In his latest role as CEO of Warner Music Group (WMG), Edgar Bronfman Jr., onetime heir to the Seagram liquor fortune, is winning good reviews. After cutting costs, slashing artist rosters, and recruiting new management to the former Time Warner (TWX) unit, Bronfman, 50, a songwriter himself, quickly embraced selling digital music.
Shareholders are upbeat: Warner Music's stock is up 70% since last May's initial public offering priced at $17 per share. Now Warner is being pursued by EMI Group PLC, whose $4.2 billion buyout offer Bronfman and fellow board members rejected on May 2. Bronfman spoke with BusinessWeek Editor-in-Chief Stephen J. Adler on May 4 as part of the Captains of Industry series at New York's 92nd Street Y. Edited excerpts follow:
So what about this takeover bid by EMI? Your board turned it down. Is that the end of it, or is there more action here?
There is really nothing I can add, given SEC and other requirements. The board made a clear, concise, and emphatic statement.
Do you think the music industry is ripe for consolidation?
Consolidation for [its own] sake does not make a lot of sense. Ours is not a business that requires scale economics. Music companies have two areas where they add value. One is the editorial side of the business -- finding and nurturing talent. The second is the marketing of those artists, bringing them through a massive number of different channels and promoting their music. Warner Music is large enough to do both and to continue to grow.
You've had some tough treatment in the press. Do you read it? Do you care?
Some of that is to be expected because I'm a lucky guy. I was born into a great family, lucky enough to be able to run a great company. My view is you've got to take the bad with the good. I have so much good fortune in my life that I think if I were a journalist I wouldn't give me a break either. I don't really worry about it.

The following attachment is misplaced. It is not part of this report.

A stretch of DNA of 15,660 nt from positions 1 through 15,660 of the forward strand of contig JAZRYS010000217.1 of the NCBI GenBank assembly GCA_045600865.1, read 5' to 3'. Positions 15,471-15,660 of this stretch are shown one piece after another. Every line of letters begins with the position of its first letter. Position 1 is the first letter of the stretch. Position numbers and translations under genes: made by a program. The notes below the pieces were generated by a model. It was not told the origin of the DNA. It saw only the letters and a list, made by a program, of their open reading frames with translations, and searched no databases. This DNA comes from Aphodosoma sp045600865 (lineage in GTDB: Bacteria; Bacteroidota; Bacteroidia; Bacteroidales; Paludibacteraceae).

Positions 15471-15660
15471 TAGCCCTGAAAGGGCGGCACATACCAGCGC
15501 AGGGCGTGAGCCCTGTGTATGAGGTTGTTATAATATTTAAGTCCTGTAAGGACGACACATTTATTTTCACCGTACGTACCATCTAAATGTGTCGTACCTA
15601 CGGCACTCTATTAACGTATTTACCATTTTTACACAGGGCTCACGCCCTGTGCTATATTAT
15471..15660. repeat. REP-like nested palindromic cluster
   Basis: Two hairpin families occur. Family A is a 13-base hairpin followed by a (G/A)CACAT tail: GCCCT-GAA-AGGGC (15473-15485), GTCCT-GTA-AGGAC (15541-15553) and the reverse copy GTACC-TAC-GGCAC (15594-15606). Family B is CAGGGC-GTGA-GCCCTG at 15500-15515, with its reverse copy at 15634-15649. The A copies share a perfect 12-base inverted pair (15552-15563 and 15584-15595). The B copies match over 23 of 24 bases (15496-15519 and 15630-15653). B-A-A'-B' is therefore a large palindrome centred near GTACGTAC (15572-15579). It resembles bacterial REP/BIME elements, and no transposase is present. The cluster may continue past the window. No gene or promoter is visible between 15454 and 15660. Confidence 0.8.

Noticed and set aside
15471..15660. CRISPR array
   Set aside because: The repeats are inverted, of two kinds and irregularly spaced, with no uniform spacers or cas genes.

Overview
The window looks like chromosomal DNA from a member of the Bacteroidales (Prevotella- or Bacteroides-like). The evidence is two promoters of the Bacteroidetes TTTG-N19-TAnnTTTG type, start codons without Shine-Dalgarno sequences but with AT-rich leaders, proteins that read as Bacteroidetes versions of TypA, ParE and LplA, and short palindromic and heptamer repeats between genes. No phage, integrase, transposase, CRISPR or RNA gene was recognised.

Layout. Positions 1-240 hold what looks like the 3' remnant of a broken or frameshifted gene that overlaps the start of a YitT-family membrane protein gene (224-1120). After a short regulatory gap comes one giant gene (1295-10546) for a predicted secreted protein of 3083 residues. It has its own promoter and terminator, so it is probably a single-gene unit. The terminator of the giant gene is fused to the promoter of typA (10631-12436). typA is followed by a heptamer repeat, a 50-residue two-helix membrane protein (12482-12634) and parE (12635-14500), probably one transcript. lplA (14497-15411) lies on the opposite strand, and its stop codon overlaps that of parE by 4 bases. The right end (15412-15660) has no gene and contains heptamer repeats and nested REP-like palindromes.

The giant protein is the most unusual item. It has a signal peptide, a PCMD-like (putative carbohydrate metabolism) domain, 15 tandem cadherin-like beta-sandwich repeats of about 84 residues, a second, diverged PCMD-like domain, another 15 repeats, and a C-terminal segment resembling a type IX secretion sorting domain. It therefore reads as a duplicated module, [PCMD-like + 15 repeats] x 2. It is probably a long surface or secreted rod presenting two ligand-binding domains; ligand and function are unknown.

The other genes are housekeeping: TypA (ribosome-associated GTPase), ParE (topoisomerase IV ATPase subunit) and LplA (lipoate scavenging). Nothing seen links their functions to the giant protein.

Why did the deal to sell Seagram to Vivendi, creating Vivendi Universal, work out so badly for your family?
The family sold a lot of its stock and made a lot of money. But we also held on to stock, which is something we had done for generations at Seagram.
That, in retrospect, proved a poor decision. I should have sold all our stock when we sold the company. We had a CEO [Jean-Marie Messier] who was not up to the task. The assets at Vivendi were very strong assets, including Universal Music, a company I constructed. But when you have a CEO whose eyes are bigger than his stomach, he runs the company into a lot of trouble.
The most widely reported numbers said the family fortune went from $6.5 billion to $3 billion as a result of the Vivendi transaction. Could you talk a little bit about those numbers?
No. What I will say is that the press began its excoriation back when we sold DuPont (DD) in 1995 and went into the entertainment business. If you go back and look at DuPont as an investment from April, 1995, to, say, April, 2006, the decision to sell DuPont proves to be a wise one. All of the incremental value created was in the entertainment business and in the sale to Vivendi.
We still made a lot of money, and the piece of it I wish the press would tell is the money I made [from entertainment], not the money that was already there. The implication is the family had all this wealth and I somehow squandered it. But the truth is that I made the family all this incremental wealth and then I squandered it [laughter].
With Apple (AAPL), everything is pretty much 99 cents a tune. You've talked about variable pricing. Why is that important?
The issue is not what's the proper price for a song. People have often interpreted our wish for variable pricing as a way to increase prices. Variable pricing means that some prices would fall, some would stay the same, and probably very few would rise.
My concern is that when everything is the same price, it becomes commodity-like. So while tracks remain on iTunes at 99 cents, I think you'll see tracks with lyrics, tracks with videos, all kinds of things where that pricing will move. There will be experimentation while the price of a single track remains at 99 cents.
If your turnaround efforts at Warner were a song, what would be the title?
Gosh, how about Hang On, Sloopy? [laughter]. Or We've Only Just Begun. That is probably better.